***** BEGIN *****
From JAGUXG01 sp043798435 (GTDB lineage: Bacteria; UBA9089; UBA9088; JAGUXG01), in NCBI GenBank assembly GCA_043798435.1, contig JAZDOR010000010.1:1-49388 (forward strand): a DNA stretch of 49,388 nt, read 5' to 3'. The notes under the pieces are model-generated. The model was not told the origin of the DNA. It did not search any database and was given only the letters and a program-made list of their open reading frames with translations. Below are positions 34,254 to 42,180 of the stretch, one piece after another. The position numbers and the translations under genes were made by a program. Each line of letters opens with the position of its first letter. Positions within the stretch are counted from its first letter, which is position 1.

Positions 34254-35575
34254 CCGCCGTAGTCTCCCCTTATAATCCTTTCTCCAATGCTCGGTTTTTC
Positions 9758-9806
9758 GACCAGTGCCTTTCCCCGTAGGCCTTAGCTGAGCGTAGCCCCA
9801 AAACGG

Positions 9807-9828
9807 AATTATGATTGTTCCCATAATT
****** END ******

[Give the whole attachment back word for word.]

From JAGUXG01 sp043798435 (GTDB lineage: Bacteria; UBA9089; UBA9088; JAGUXG01), in NCBI GenBank assembly GCA_043798435.1, contig JAZDOR010000010.1:1-49388 (forward strand): a DNA stretch of 49,388 nt, read 5' to 3'. The notes under the pieces are model-generated. The model was not told the origin of the DNA. It did not search any database and was given only the letters and a program-made list of their open reading frames with translations. Below are positions 34,254 to 42,180 of the stretch, one piece after another. The position numbers and the translations under genes were made by a program. Each line of letters opens with the position of its first letter. Positions within the stretch are counted from its first letter, which is position 1.

Positions 34254-35575
34254 CCGCCGTAGTCTCCCCTTATAATCCTTTCTCCAATGCTCGGTTTTTC
Positions 9758-9806
9758 GACCAGTGCCTTTCCCCGTAGGCCTTAGCTGAGCGTAGCCCCA
9801 AAACGG

Positions 9807-9828
9807 AATTATGATTGTTCCCATAATT